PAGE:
SAN DIEGO (KGTV) -- Basic needs can be challenging to meet for homeless families or those living in shelters. As schools resume for students, distance learning can be even harder. Father Joes Villages is helping homeless students thrive this school year.
"We work with a population that is customarily at a disadvantage and has greater challenges, especially during these times of the pandemic," says Deacon Jim Vargas.
It's been a challenge for the kids who aren't able to go to school. "In a sense, distance learning has isolated them even more," says Jennifer Ryan with the Therapeutic Children's Center at Father Joe's Villages.
"They don't have the financial resources, technological resources, other resources like those families that have homes," adds Vargas.
The Therapeutic Children's Center provides a space for students to do their work.
"We have about 100 children that are in school. That's kindergarten all the way to 17-year-olds," says Ryan.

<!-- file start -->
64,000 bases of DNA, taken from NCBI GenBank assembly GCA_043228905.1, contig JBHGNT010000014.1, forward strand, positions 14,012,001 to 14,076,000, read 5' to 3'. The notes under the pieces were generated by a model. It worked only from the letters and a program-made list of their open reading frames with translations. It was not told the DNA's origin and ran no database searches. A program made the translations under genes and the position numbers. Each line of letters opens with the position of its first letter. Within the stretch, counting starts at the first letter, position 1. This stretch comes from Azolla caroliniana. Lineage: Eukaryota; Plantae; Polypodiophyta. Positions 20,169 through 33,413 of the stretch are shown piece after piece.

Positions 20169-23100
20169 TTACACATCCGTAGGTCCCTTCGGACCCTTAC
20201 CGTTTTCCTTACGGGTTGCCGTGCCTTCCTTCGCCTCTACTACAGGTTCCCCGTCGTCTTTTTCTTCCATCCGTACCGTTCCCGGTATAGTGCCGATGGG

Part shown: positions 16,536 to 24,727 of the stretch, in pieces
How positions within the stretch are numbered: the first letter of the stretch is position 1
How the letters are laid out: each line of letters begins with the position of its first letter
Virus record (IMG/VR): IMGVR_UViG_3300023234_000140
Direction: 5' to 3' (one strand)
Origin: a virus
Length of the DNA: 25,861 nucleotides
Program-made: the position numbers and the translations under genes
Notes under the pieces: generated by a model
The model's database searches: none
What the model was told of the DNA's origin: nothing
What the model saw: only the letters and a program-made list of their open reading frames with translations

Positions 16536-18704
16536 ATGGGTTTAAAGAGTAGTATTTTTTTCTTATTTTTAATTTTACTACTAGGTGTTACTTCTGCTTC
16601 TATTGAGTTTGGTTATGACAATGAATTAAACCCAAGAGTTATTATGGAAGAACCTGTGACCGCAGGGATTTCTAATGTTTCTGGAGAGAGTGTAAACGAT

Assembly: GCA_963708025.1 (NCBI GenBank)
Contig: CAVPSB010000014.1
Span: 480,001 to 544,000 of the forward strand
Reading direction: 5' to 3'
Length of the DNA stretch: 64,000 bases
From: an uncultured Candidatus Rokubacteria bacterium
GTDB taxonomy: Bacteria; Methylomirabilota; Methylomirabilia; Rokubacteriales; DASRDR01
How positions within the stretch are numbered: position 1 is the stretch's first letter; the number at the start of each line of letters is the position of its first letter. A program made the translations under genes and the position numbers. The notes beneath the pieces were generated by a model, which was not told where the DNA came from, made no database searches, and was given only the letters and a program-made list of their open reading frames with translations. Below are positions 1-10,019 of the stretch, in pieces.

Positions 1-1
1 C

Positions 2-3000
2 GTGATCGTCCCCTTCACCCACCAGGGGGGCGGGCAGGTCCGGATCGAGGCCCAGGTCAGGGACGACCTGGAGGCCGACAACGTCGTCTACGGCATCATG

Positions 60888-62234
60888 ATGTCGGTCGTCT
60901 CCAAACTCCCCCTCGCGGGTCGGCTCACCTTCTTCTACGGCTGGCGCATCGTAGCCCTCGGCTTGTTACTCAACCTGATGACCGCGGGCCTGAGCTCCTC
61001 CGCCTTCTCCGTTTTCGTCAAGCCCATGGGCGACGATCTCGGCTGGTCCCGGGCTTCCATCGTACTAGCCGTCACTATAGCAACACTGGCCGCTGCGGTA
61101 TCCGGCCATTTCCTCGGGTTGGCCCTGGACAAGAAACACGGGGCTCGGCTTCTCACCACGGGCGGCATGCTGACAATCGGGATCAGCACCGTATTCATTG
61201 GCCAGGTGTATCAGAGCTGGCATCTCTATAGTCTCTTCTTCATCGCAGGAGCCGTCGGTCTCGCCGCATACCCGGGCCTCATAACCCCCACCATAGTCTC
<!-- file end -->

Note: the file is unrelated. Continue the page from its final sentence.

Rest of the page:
Laptops and tablets are usually given to students by their schools. Father Joe's Villages makes sure they have access to the internet, school supplies, and more.
Deacon Vargas says without the right intervention, these students are likely to repeat a grade or worse. "We know statistically that they are four times more likely to be homeless in adulthood."
Father Joe's Villages has launched a new distance learning initiative to continue to provide resources to students.